It's been a while since the last post, but I am excited to share with you the appossha! Although this is a winter yokai, I thought it might help to keep you cool in this unquenchable summer heat!
I think that appossha is a really interesting yokai for a number of reasons. First of all, he is a super local yokai, found only in one tiny hamlet here in Fukui prefecture. He's so local that people in Fukui who aren't from that village hardly even know of him.
Koshino, Fukui, pop. ~1700 -> probably the same as the number of people who have heard of appossha.
So I love this yokai because he's so local and so unknown, and also because he's from Fukui, where I live. But more than that, I love what this yokai represents.
You'll read about his origins down below, so I won't repeat them here, but I just love the story of how this yokai came about. It's one of those things where you can visualize almost exactly what happened in your mind's eye: some foreign-speaking fisherman with only a smattering of Japanese, crawling out of the icy waters, red-faced, covered in sea weed, and banging from door to door begging in his broken language for some food. Of course children would be scared! And yet, when offered food and warmth, he turns out to be not monstrous at all.
What's more, this yokai is a remnant of a lost aspect of folk religion, which has been blended and absorbed into modern traditions, but can be seen pretty clearly in this example.
The marebito religion is a concept that was put forward by folklorist Orikuchi Shinobu, a student of Yanagita Kunio. It describes a set of folk beliefs centered around what could be described as worship of "the stranger." It describes an archetypal folk belief found in which a spirit from the world of the dead visits a village, and is offered food, shelter, etc. Yokai like the appossha and the namahage are perfect examples of this, but we also see some elements of this ancient folk religion in the festival of Obon, where the dead are welcomed back to the world of the living for one day. Although this isn't a "religion" in the sense of having a doctrine or scriptures, it does describe a common set of practices seen throughout Japan, which still echo in contemporary Japanese culture.
Even pop culture can echo this, as we see in the scene where No Face enters the bath house in Spirited Away. No Face himself is a great example of a marebito; he is an unknown creature from an unknown land (unknowable, even, as he wears a mask -- just as yokai like appossha wear masks). He brings gifts to the other guests at the bathhouse, but he also brings danger and threatens them. He's welcomed in a ritualistic way with a song and a ceremonial parade. It's clear that the storytellers did their research!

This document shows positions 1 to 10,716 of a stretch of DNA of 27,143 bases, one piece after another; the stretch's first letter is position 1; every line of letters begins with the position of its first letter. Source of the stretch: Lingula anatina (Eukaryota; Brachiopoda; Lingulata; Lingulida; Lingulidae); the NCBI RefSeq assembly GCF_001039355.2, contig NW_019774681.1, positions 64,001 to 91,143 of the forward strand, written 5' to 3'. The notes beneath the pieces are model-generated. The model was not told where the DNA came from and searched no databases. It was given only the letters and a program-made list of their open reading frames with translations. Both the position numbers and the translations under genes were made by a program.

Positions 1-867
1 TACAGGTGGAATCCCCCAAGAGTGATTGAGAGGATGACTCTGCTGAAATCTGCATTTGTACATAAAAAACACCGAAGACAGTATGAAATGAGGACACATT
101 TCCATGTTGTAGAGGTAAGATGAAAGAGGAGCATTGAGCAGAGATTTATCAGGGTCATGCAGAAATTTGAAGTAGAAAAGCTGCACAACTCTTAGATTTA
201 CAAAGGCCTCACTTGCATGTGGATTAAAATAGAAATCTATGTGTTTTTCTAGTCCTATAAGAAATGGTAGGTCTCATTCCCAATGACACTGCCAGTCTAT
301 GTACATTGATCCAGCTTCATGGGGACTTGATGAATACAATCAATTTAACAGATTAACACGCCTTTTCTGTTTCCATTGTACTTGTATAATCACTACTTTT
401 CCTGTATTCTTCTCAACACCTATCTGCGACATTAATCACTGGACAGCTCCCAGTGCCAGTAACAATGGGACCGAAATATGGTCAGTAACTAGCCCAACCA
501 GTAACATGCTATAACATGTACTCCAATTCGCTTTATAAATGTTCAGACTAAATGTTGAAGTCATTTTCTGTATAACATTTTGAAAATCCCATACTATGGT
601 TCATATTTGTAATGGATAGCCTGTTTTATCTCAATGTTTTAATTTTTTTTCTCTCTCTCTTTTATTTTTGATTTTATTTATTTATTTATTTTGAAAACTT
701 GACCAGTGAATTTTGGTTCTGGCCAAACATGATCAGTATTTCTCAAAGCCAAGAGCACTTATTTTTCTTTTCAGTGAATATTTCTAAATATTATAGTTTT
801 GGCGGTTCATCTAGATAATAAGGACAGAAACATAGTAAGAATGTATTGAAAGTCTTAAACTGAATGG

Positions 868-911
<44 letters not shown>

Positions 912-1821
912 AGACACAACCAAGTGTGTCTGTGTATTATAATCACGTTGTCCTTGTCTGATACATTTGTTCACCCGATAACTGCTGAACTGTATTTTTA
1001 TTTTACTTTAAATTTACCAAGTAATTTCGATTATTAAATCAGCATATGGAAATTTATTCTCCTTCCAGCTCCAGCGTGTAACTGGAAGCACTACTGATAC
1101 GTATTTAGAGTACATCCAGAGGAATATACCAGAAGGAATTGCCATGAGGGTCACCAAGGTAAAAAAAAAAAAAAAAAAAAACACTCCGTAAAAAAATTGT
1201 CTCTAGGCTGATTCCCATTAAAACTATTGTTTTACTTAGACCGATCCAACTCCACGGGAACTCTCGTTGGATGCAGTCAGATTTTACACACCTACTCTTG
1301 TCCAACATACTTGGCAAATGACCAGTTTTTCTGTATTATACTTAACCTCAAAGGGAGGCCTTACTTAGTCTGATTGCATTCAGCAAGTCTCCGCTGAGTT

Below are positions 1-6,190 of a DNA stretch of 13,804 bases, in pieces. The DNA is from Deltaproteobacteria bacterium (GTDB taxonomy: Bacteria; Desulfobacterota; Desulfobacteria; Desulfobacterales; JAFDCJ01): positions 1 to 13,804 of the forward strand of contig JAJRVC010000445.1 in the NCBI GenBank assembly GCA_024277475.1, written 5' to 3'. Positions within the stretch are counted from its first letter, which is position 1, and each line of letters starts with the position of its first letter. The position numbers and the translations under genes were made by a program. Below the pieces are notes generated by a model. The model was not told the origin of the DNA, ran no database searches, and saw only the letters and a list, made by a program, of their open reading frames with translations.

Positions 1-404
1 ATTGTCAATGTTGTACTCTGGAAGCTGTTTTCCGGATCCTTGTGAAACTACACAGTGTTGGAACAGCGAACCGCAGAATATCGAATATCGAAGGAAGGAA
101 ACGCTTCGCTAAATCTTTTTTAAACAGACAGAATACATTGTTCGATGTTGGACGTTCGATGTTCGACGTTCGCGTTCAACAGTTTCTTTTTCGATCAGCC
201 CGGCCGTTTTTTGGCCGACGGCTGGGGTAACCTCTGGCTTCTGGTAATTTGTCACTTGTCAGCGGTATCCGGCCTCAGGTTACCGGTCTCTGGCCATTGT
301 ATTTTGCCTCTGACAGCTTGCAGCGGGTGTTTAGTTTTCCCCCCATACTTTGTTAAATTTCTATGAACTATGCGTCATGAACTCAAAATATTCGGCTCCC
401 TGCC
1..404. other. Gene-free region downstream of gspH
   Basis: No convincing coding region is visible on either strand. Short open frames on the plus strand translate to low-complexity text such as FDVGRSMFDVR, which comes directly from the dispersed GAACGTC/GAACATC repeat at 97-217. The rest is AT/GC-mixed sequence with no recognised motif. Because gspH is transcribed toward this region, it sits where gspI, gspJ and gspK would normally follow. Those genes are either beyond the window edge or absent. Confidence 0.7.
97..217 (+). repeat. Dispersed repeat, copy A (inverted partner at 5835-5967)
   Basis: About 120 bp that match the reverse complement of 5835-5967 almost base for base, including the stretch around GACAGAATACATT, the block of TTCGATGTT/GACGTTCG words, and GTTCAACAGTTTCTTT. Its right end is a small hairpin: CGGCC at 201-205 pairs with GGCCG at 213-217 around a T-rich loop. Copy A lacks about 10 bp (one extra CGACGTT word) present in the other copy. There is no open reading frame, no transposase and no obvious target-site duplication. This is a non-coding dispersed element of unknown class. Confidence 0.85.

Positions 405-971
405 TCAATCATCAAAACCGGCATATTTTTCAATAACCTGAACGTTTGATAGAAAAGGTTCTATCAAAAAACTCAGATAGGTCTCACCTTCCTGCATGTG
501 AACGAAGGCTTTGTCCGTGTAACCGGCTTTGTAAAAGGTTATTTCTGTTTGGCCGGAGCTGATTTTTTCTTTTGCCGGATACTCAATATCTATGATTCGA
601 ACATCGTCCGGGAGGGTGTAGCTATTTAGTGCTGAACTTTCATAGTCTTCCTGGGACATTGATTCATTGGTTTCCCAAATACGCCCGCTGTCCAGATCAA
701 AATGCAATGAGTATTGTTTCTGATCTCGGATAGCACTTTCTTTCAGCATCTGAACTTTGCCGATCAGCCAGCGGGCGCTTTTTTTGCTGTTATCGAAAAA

This sort of folk belief is of course not restricted to Japan. We see parallels in folk religions all over the world. Masks have been used as important religious devices all across the ancient world, and the concept of the stranger from another world is found all over folk lore, religion, and literature. They worship "the stranger" in the fantasy religion of Westeros. Heck, the movie E.T. is almost a perfect parallel to this type of story.
That may be stretching it a bit, but it's clear there is something deeply, profoundly human that can be found even in a little-known, somewhat goofy yokai like appossha.
TRANSLATION: from a phrase meaning “give me mochi”
HABITAT: underwater, in the Sea of Japan
APPEARANCE: The appossha is a scary monster which appears in the village of Koshino in Fukui prefecture. It resembles a red oni, with a large head and dark, kelp-like hair. It wears the clothing typical of a workman.
INTERACTIONS: Appossha live in the Sea of Japan off of Fukui prefecture. They appear on land once a year, on Koshōgatsu—a holiday celebrating the first full moon of the lunar new year. On this night, the appossha crawl out of the sea and wander the village streets, banging iron tea kettles and chanting, “Appossha!” The travel from house to house, demanding food and threatening children. They ask each house if there are any ill-mannered children living there that they can take back to the sea with them. Once a household’s children have been thoroughly scared, the parents give a gift of mochi to the appossha and it leaves.
ORIGIN: The appossha tradition is said to come from long ago, when a sailor from a foreign land was shipwrecked and swam ashore in Fukui prefecture. He traveled from door to door begging for food. The name “appossha” is thought to be a heavily accented variation of the foreigner’s words, asking for some mochi to eat: “Appo (mochi) hoshiya (want).”
The appossha is part of a family of oni-like yōkai which are found all over Japan, but especially along the Sea of Japan coast. The namahage of Akita Prefecture are the most famous example. In nearby Ishikawa and Niigata Prefectures, similar yōkai named amamehagi can be found. In Yamagata they are known as amahage. Although the minor details (such as where the yōkai come from) differ, the key parts of each story are the same: these yōkai come from the wilderness around the new year, scare young children, and leave once offered a gift from the villagers.
Appossha are an example of a type of creature called a marebito. In Japanese folk religion, marebito are divine messengers—demons, gods, or otherwise—which come from the world of the dead to visit our world at set times. Some deliver prophecies or bring gifts, others bring disaster. The strange foreign spirit is welcomed as a guest, fed, sheltered, and treated kindly and respectfully. Sometimes they are revered as gods. Their coming is often welcomed in the form of festivals and rituals. Although the marebito folk religion is no longer practiced today, aspects of it are still a visible part of Japanese culture. Yōkai like the appossha and namahage, festivals like Obon, and the use of masks in noh theater have preserved many of the elements of this ancient superstition.